Did you know that 90% of cyber attacks start with the human user and technical controls? Engaging your staff to deliver security awareness can be hard. With 94% of malware being delivered by email, we wanted to share the top 10 red flags to look out for.
Top 10 Cybersecurity Red Flags in Business
1. Shared User Accounts
Employees using concurrent logins is not uncommon. Often employees share a username and password to allow several employees to log into a single workstation or application. While this is convenient, it’s also insecure, as it results in a lack of accountability for access to confidential data.
2. Weak Passwords
We’ve all seen the “qwerty” password jokes, but it’s so true! We recommend using strong passwords that are long and contain a mix of special characters, upper-case letters, lower-case letters, and numbers. Using a secure password manager is a great option if your team finds it hard to remember complex passwords. There are many tools available to let you test how strong your current password is too.
3. Unmanaged Backups
It’s already been highlighted in the UK media that hackers are exploiting COVID19. With ransomware on the rise, strong backup strategies are more important than ever. It’s not enough to have only one kind of backup, which you rarely pay attention to. It’s essential to mix remote with onsite backups, and it’s imperative that a trained professional monitor backup alerts.
4. Open Firewalls
Simply having a firewall on your network is not enough to prevent intrusions. We often find firewalls that have not been configured properly and are open to attack. It’s essential to have a trusted professional install, configure, and consistently monitor your network devices. Remember to change the manufacturer’s default password!
5. Sensitive Information Sent Over Email
With the introduction of The GDPR, how businesses store and process personal and sensitive information is more important than ever. Microsoft 365 office applications are now available with advanced security and encryption solutions. The best secure encryption solutions apply filters to automatically encrypt messages containing confidential information without the sender having to do anything.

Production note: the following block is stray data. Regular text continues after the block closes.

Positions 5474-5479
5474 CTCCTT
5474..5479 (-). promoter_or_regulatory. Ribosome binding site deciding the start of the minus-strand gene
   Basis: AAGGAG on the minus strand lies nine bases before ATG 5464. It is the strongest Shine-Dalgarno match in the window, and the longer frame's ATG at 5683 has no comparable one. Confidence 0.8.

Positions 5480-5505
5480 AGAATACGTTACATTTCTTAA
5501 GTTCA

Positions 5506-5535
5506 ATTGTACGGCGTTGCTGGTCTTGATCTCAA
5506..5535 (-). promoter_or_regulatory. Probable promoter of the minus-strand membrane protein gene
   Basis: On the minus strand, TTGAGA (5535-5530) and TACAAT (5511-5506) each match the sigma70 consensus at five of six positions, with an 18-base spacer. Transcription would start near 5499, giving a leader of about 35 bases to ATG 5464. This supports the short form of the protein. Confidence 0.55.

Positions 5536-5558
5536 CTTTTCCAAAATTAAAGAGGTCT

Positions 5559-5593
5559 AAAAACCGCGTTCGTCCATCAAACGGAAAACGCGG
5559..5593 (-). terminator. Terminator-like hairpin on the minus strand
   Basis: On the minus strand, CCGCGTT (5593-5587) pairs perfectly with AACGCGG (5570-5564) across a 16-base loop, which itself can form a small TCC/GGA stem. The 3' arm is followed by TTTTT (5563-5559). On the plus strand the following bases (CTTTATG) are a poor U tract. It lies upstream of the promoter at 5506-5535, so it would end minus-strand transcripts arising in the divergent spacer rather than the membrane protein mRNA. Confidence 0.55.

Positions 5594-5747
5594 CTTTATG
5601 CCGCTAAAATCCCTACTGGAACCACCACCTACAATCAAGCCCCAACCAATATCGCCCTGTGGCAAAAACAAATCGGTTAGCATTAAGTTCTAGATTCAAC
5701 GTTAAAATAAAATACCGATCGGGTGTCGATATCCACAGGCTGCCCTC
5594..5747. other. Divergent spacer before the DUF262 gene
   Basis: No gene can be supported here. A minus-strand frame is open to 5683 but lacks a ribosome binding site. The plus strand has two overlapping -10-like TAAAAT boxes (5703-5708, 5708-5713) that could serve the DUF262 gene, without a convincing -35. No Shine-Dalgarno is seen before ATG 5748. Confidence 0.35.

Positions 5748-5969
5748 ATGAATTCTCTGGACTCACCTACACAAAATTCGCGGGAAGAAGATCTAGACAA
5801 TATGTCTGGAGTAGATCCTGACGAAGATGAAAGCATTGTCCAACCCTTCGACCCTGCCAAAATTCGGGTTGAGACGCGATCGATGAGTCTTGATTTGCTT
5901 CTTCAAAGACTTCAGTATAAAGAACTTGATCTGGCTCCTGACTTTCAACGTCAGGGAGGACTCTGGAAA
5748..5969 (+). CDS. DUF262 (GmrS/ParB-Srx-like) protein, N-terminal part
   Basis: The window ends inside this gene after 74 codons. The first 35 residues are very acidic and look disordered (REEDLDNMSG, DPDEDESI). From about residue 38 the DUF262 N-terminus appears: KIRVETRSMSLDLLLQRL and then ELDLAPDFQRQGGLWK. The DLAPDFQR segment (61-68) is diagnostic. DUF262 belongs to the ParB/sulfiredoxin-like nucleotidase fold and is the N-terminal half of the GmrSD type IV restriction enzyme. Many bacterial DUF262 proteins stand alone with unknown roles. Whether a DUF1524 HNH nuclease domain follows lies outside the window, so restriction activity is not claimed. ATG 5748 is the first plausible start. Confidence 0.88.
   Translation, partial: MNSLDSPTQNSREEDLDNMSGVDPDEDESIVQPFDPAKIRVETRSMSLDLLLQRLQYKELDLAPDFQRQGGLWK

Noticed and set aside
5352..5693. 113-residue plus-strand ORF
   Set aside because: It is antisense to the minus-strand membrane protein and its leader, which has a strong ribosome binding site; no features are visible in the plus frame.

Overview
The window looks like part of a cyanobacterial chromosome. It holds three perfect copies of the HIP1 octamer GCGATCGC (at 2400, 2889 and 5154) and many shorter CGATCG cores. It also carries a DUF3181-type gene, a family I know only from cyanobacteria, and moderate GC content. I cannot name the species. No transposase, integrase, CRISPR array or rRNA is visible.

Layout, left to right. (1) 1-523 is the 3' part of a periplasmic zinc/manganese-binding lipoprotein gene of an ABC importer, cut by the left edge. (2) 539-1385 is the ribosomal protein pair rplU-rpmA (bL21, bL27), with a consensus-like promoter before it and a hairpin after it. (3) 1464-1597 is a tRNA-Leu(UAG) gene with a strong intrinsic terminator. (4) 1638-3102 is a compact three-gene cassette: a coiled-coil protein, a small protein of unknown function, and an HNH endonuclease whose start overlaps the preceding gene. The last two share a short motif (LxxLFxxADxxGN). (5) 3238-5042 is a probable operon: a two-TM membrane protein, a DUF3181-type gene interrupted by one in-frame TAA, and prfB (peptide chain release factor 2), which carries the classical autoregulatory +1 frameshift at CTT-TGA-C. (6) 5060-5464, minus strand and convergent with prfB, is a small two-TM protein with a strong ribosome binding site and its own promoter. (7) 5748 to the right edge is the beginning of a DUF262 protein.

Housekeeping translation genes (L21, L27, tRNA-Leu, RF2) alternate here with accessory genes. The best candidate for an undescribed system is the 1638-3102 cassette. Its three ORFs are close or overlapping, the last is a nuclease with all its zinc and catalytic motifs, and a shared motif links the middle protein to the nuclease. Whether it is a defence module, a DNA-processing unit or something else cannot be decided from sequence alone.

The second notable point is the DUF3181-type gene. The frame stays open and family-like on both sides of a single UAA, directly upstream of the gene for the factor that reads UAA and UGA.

6. No Business-Grade Antivirus
Antivirus is an essential first line of defense against the ever-present threat of malware. Most businesses will have some kind of antivirus, however, we do often find consumer-grade software instead of appropriate business-grade solutions. Business solutions offer much more advanced tools for managing the product, detecting, and removing malware.
7. Unpatched or Unsupported Operating Systems
The operating systems on servers and workstations need to be patched (or updated) continuously to prevent criminals from exploiting vulnerabilities. It’s common for us to find unpatched OSes in business environments, and we sometimes see unsupported OSes, like Windows 7 or Server 2008, for which vendors no longer even release security updates. Keeping all OSes are up to date and patched regularly is critical to preventing breaches.
8. Unmanaged File Syncing Solutions
Often, company employees use consumer-grade versions or free versions of popular file-syncing solutions like Dropbox to collaborate store files across their devices. While these products certainly enhance productivity and collaboration, all company files should remain under company control. Employees should never use personal accounts for work, and companies should implement business-ready solutions, like Microsoft Sharepoint, Teams, or Egnyte.
9. A Lack of Clear Security Policies
Every team member should be aware of your IT security policy. Even with a relatively secure network, a lack of policies governing the ways team members create, access, and share data can lead to serious vulnerabilities. Policies need to be in place for everything from user permissions to what safeguards need to be in place on employee mobile devices.
10. Untrained Employees
The weakest link. Employee awareness, now more than ever, is critical to cybersecurity. All users need training on how to spot fraudulent emails, how to implement safeguards on all their devices, and when to contact a technology professional for help. Otherwise, a company can invest in sophisticated technical safeguards and still be at high risk for a breach.